Loafers on the ground
Reps. Seth Moulton (D-Mass.) and Peter Meijer (R-Mich.) got a bipartisan rebuke Wednesday from House Speaker Nancy Pelosi (D-Calif.) and House Minority Leader Kevin McCarthy (R-Calif.) for their 24-hour unauthorized trip to Kabul's international airport during the massive airlift of foreign nationals and the Afghans who assisted them. The Pentagon wasn't pleased, either.
"We actually apologized to people for showing up unexpected, and several people said, 'This is great, because we didn't have to do anything to prepare for it,'" Moulton told The New York Times in a joint interview with Meijer. And the trip changed their mind about President Biden's Aug. 31 deadline to withdraw U.S. forces, the two congressmen — both Iraq War veterans — told the Times.
"Almost every veteran in Congress wants to extend the Aug. 31 deadline, including us, and our opinion on that was changed on the ground, because we started the evacuations so late," Moulton said. "There's no way we can get everyone out, even by Sept. 11. So we need to have a working relationship with the Taliban after our departure. And the only way to achieve that is to leave by Aug. 31."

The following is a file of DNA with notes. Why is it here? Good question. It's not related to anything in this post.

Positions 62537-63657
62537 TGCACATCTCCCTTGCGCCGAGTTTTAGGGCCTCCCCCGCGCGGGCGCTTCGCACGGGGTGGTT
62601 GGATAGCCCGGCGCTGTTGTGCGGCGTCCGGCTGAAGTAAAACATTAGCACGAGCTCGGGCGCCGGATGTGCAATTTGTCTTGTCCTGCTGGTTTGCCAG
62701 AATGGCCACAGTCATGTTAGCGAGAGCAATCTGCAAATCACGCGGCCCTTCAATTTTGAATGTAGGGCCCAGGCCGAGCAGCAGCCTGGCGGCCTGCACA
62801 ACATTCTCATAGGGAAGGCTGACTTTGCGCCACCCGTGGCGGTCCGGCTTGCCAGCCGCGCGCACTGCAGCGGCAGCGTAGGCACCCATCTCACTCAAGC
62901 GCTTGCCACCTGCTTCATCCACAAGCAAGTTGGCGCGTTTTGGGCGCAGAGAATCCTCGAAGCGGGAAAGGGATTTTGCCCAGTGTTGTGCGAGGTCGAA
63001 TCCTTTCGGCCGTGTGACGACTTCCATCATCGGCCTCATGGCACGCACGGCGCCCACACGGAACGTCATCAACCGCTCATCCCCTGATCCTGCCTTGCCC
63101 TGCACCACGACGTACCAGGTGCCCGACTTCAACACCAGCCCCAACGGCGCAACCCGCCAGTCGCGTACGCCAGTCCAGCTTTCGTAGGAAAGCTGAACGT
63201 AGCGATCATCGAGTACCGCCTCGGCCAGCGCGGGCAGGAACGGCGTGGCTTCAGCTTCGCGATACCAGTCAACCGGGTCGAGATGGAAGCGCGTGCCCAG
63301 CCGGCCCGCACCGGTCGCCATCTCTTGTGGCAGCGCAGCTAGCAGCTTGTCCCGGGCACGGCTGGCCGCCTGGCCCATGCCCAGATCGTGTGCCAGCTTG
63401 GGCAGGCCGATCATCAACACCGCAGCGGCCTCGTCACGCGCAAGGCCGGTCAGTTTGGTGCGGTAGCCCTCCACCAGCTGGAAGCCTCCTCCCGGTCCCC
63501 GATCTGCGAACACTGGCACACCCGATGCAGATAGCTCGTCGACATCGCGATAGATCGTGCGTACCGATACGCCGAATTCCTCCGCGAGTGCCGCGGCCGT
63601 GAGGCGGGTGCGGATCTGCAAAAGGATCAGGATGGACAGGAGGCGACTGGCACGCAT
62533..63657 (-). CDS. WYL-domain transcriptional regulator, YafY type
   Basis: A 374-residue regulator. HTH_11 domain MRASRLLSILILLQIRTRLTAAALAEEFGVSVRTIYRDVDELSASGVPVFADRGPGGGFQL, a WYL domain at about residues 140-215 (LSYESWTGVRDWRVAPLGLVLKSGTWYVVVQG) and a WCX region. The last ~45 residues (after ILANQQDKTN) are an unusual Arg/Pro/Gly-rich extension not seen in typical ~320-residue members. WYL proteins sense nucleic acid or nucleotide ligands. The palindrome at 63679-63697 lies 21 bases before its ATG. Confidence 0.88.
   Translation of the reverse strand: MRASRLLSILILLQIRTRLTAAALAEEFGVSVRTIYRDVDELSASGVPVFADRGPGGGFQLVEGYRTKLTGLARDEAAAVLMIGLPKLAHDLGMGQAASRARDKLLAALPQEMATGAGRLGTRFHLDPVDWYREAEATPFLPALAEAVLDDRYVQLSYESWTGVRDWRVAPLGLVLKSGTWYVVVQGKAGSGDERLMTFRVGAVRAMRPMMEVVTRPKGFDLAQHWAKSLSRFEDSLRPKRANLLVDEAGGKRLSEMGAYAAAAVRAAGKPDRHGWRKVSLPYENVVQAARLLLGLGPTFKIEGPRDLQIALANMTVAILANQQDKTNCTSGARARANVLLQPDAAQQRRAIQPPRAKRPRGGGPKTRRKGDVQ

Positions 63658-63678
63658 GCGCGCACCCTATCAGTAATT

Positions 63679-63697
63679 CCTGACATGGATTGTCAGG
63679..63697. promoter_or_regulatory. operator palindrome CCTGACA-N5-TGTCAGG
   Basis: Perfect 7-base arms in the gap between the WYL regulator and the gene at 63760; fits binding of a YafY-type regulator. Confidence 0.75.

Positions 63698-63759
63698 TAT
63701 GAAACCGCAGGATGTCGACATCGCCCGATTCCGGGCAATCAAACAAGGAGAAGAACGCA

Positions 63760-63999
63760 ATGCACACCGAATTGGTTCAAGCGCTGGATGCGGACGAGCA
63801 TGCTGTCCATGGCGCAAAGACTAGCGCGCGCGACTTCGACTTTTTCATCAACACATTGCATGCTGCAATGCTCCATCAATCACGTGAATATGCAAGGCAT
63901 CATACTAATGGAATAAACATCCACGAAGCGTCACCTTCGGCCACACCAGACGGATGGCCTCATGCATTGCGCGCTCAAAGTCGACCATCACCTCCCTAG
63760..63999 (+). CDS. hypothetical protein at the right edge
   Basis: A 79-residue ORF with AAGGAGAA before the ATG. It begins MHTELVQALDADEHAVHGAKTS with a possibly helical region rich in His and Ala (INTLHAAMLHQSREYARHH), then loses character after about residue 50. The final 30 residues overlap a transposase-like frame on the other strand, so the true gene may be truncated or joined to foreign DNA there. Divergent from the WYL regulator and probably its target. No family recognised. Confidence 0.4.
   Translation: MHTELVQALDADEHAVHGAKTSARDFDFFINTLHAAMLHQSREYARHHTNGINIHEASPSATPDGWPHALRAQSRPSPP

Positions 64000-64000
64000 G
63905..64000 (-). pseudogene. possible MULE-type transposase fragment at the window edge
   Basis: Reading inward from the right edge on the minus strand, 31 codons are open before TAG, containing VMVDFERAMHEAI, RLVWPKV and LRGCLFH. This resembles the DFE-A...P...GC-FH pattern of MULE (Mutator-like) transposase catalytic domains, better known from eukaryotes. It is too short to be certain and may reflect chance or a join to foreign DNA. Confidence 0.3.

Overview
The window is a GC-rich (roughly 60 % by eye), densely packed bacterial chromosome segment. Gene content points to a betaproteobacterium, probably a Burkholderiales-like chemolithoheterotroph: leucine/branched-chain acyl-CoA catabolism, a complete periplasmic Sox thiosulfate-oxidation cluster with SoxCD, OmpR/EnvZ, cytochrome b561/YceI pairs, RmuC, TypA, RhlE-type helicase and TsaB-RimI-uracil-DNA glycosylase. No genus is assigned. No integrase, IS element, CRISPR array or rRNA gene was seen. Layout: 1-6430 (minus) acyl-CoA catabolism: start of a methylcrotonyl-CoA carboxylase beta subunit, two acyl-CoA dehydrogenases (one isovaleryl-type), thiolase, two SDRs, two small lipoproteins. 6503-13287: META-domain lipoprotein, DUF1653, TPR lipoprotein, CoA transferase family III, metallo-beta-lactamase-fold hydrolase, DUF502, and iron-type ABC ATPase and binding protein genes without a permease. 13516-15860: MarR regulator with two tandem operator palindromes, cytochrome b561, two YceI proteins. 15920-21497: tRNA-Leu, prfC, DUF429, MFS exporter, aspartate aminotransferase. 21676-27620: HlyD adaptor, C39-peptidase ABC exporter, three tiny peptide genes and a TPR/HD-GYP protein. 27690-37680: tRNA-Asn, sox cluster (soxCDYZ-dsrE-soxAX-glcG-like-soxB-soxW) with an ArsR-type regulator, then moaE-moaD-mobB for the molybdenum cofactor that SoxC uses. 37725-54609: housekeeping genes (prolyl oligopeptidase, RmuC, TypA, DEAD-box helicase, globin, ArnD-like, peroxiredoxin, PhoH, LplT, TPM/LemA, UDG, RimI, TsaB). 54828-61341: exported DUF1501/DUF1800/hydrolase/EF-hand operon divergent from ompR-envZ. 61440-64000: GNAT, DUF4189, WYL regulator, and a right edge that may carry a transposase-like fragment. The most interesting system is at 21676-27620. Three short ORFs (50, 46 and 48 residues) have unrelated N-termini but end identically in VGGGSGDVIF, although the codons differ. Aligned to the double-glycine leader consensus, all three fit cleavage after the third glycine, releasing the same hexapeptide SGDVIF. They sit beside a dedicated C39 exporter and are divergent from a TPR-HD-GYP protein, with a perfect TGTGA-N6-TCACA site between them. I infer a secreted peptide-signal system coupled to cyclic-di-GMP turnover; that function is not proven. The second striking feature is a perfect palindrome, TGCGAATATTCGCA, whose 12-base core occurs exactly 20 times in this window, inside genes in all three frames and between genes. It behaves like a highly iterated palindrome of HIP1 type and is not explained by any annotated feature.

Moulton and Meijer "are clearly not happy with how Biden handled this," Politico reports. "But they were chastened enough by the facts on the ground to change their minds about the policy going forward — and they're now off Team 'Extend the Deadline.' There was a very different reaction from Reps. Anthony Gonzalez (R-Ohio) and Abigail Spanberger (D-Va.), who did not travel to Kabul, but on Wednesday night secured the backing of the 58-member House Problem Solvers Caucus to endorse an extension.
The security situation on the ground has deteriorated since Moulton and Meijer's visit, with Western governments warning of an imminent threat of a terrorist attack at Kabul's airport.
The White House said early Thursday that another 13,400 people were airlifted from Afghanistan on Wednesday, bringing the total since the airlift began on Aug. 14 to 95,700 evacuees. Earlier Wednesday, the State Department said up to 1,500 Americans still need egress.